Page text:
Case Study Interior Design

A Touch of Glam: Lorna Gross-Bryant brings a fashion-forward vibe to a National Harbor townhome

Case Study Interior Design Ten years ago, Lorna Gross-Bryant designed the interiors of a Bowie, Maryland, home for a couple with teenagers. Recently, the same clients—now empty nesters—called on her again, this time to decorate their new townhome in National Harbor. They desired something completely different to reflect this fresh, new phase of their lives.

“They wanted an edgier look,” Gross-Bryant observes. “Fashion-forward elements and bling—not practical for kids, but livable for them.”

The couple requested all new furniture and a palette of grays. Gross-Bryant selected both colors and pieces carefully to ensure a unified look throughout the open-plan home. “Grays can be sterile unless you incorporate texture and pattern,” she explains. She used a charcoal base with creams to keep it light; metallic silver finishes and saffron accents add zest and interest.

Furnishing the rectangular great room was a challenge. Gross-Bryant split it into two areas she calls “his and hers”—one with a custom sectional where the wife, who owns two area salons, can relax and watch television, and one with four chairs centered around a coffee table for the husband, who is retired and likes to invite friends over for drinks.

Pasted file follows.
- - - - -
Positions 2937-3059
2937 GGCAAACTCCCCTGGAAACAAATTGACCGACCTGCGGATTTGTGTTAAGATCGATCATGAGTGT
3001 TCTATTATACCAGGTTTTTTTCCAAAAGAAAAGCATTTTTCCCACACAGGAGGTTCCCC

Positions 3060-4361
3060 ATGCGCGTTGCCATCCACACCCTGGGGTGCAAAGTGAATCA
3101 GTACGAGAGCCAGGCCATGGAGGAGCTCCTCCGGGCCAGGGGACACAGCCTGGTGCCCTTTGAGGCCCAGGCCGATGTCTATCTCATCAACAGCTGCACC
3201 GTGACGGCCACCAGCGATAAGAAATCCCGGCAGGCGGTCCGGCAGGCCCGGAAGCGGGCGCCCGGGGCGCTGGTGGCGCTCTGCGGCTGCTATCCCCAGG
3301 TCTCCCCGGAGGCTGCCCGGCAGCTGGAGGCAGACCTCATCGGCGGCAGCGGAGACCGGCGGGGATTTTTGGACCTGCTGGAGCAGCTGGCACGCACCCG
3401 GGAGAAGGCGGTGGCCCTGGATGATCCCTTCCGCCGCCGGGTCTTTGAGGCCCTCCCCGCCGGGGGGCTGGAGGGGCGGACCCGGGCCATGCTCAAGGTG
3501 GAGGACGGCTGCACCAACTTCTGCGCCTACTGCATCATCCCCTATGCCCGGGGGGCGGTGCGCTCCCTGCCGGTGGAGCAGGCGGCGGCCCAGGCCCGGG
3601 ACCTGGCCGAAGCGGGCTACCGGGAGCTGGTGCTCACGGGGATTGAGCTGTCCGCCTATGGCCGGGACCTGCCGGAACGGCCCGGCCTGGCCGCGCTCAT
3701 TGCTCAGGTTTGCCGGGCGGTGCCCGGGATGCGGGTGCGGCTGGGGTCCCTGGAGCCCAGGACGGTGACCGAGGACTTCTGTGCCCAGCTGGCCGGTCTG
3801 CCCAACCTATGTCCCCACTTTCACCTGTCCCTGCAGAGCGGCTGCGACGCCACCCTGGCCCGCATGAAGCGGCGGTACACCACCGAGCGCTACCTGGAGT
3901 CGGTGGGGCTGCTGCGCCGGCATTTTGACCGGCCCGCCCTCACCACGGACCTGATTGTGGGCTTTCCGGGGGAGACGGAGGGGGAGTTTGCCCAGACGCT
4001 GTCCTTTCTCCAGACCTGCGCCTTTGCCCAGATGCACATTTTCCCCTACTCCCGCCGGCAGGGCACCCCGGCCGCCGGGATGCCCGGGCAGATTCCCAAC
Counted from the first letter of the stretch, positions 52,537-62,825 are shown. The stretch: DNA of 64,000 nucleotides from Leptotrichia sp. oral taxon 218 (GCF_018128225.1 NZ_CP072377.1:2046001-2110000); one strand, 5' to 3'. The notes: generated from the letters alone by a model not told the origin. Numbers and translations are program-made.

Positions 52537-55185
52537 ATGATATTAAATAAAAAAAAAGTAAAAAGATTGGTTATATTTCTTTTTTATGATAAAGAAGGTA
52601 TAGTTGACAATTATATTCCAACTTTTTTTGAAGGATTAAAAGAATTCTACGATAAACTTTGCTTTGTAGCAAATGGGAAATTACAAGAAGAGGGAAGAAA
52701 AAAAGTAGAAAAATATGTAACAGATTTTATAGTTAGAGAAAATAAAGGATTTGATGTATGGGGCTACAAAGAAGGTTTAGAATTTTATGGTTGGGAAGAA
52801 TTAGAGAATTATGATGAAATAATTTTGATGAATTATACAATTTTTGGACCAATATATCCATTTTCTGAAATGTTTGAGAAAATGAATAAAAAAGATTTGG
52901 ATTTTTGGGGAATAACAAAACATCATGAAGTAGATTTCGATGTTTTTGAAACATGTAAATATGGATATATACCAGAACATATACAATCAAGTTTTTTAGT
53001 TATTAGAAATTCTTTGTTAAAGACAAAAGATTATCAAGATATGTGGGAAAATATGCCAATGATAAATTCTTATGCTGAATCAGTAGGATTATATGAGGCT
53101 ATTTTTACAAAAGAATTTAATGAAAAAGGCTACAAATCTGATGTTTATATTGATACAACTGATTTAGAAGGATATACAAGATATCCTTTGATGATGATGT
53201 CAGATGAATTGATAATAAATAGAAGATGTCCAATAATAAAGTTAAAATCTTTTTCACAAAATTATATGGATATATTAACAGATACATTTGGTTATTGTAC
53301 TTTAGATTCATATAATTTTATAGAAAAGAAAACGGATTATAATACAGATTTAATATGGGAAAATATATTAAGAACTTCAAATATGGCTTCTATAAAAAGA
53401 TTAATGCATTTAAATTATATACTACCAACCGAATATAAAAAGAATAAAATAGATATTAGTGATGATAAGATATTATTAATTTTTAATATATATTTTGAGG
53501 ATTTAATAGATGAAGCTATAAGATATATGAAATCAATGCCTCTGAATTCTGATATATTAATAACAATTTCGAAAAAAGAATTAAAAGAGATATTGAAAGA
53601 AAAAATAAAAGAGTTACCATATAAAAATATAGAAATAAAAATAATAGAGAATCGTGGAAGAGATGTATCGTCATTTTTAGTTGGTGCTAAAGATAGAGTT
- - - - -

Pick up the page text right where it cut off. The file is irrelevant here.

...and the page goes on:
Gross-Bryant softened the monochromatic, contemporary areas with a Global Views rug in a swirling pattern, hair-on-hide chairs, a faux-shagreen coffee table and accent wallpaper in both the dining and great rooms. A chandelier by Regina Andrew in the dining room exemplifies the home’s glamorous style: Made of lightweight resin, its “leaves” look like layers of glass.

Interior Design: Lorna Gross-Bryant, ASID, Lorna Gross Interior Design, Bethesda, Maryland. 

Lorna Gross-Bryant’s Trade Secrets:

  • Contemporary spaces tend to have a lot of geometry to them, so it’s important to soften their lines with textiles, which prevent interiors from reading as sterile. A room should not feel too structured.
  • Don’t try to force one big seating area in townhomes with long, rectangular rooms. Better to make separate seating areas that look different but connect visually—maybe one for reading and one for TV or drinks.
  • Open spaces have to be unified in a condo or townhome. You can do this through color and feel. Everything should have the same vibe and should continue the same concept—in this case, it was the element of glam and bling. If one room has an elegant or casual sensibility, the other rooms should share the same sensibility.